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No trunkfish today, the moray is much more rare. I’ve only seen one once for an instance. Off on a quest, and this guy was on the move. I chased him up and under and around coral. I caught the attention of my buddy who joined in. But I had the inside edge. I got a few headshots. Yellow nostrils, ugly, just like the picture in my book. Right about that moment my dive guru returns and checks on the two of us and discovers we are in decompression mode….


End of the Dive

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I made a mistake diving. It did not end in catastrophe. I was with an instructor and I mistakenly depended upon him to keep me out of trouble. We ended the dive in decompression mode and I sat for 18 minutes and he for 24 minutes at 10 feet. It’s a long story but I do not yet understand the conservative algorithm for my new dive computer. I knew it was warning me. I failed to go to the dive ceiling point and the computer penalized me. No big deal. I was out of air. I am not a fish in water. The usual dive buddy, also an instructor, saved us with a spare tank and we cooled our heels at ten feet. The water was relatively cold. Everyone around here has been staying away because it’s January. And of course, I set a personal record for time underwater, in the cold (shivering) at 101 minutes. It’s a lesson I shall not forget. Please don’t worry. We were smart enough to listen to the warning eventually and were never in true danger. Nonetheless, I question the physiology of the difference ten feet will make on nitrogen desaturation. I may question but I still follow the rule. Oh, the shot I have is the last shot I took before I headed to the decompression area, like the penalty box in hockey. Yup, I had to cool my heels. And brother, it was cold sitting around that extra time.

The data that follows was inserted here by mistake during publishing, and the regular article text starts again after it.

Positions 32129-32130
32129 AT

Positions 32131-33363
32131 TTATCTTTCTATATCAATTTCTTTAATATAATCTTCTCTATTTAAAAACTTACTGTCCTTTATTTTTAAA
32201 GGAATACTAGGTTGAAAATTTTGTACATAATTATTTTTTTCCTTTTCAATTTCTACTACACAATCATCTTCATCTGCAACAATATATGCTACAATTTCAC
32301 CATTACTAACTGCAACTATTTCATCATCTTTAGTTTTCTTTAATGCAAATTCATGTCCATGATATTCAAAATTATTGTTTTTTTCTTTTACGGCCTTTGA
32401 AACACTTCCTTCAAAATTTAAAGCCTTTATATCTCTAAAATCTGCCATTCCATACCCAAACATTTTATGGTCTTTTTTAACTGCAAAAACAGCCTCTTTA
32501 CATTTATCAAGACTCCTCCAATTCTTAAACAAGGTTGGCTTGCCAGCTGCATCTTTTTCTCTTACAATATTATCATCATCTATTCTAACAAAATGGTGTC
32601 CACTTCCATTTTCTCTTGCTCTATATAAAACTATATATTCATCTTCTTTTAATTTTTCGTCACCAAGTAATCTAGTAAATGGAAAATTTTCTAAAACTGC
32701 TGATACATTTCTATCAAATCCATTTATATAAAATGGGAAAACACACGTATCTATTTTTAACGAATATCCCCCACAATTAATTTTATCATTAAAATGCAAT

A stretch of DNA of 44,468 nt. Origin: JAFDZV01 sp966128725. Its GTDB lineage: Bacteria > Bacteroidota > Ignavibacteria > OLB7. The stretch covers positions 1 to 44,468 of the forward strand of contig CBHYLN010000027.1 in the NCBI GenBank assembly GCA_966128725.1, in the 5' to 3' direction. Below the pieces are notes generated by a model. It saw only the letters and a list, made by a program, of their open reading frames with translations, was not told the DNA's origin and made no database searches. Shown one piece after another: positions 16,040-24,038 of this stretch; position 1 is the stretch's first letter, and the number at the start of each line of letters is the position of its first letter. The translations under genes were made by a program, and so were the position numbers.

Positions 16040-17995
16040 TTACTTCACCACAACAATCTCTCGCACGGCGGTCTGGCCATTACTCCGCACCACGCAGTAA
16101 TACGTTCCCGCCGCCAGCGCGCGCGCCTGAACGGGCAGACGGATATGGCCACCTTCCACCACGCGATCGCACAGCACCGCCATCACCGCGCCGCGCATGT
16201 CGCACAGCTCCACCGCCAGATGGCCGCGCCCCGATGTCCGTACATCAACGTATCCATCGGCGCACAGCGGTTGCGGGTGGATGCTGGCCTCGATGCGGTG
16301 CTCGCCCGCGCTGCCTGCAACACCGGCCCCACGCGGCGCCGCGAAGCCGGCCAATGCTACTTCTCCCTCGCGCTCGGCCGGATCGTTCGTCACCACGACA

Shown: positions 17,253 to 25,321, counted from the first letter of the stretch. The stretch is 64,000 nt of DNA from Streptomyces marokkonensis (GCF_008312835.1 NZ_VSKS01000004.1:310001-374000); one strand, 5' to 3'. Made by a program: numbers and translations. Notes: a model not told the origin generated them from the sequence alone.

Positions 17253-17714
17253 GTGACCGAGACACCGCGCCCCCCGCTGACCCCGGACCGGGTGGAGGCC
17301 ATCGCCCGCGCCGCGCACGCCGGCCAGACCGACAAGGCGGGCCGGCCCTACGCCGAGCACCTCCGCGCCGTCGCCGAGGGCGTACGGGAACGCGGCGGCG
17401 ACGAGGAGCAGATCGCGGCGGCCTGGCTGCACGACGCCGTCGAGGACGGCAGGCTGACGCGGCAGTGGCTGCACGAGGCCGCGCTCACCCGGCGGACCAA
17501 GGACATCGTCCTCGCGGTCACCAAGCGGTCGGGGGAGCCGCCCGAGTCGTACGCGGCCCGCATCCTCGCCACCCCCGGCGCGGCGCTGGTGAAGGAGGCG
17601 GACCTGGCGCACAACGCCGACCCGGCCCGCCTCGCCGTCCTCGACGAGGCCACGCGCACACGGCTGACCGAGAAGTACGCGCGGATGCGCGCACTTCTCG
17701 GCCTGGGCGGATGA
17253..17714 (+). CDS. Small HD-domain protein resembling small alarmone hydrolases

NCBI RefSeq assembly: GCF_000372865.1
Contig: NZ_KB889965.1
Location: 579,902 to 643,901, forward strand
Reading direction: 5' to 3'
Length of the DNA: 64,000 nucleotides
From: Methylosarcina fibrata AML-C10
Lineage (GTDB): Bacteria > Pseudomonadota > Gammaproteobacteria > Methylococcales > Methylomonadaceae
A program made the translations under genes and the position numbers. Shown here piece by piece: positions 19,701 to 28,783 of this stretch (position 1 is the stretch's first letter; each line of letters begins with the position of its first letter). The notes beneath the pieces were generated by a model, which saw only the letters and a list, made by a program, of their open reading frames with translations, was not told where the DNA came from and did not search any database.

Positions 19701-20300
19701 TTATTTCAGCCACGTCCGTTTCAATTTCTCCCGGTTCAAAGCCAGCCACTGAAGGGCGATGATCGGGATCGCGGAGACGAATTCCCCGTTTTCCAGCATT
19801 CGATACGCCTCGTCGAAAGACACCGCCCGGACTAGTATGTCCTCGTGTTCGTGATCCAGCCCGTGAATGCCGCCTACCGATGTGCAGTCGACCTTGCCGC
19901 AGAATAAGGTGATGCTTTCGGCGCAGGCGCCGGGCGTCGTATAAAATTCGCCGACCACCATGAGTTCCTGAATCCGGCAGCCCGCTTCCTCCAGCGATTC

Three Two One…

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Well actually it’s a countdown. This featherduster worm is pink to my eye underwater. I was surprised that it is not so brilliantly pink with a strobe. What you don’t see and I never show is that these worms react and will shrink up when threatened. No, I did not threaten this one. I can’t curse underwater. But the sequence is here to see. I never got a sequence as the worm closed up. Dumb luck, diver, not worm.

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Electric Ray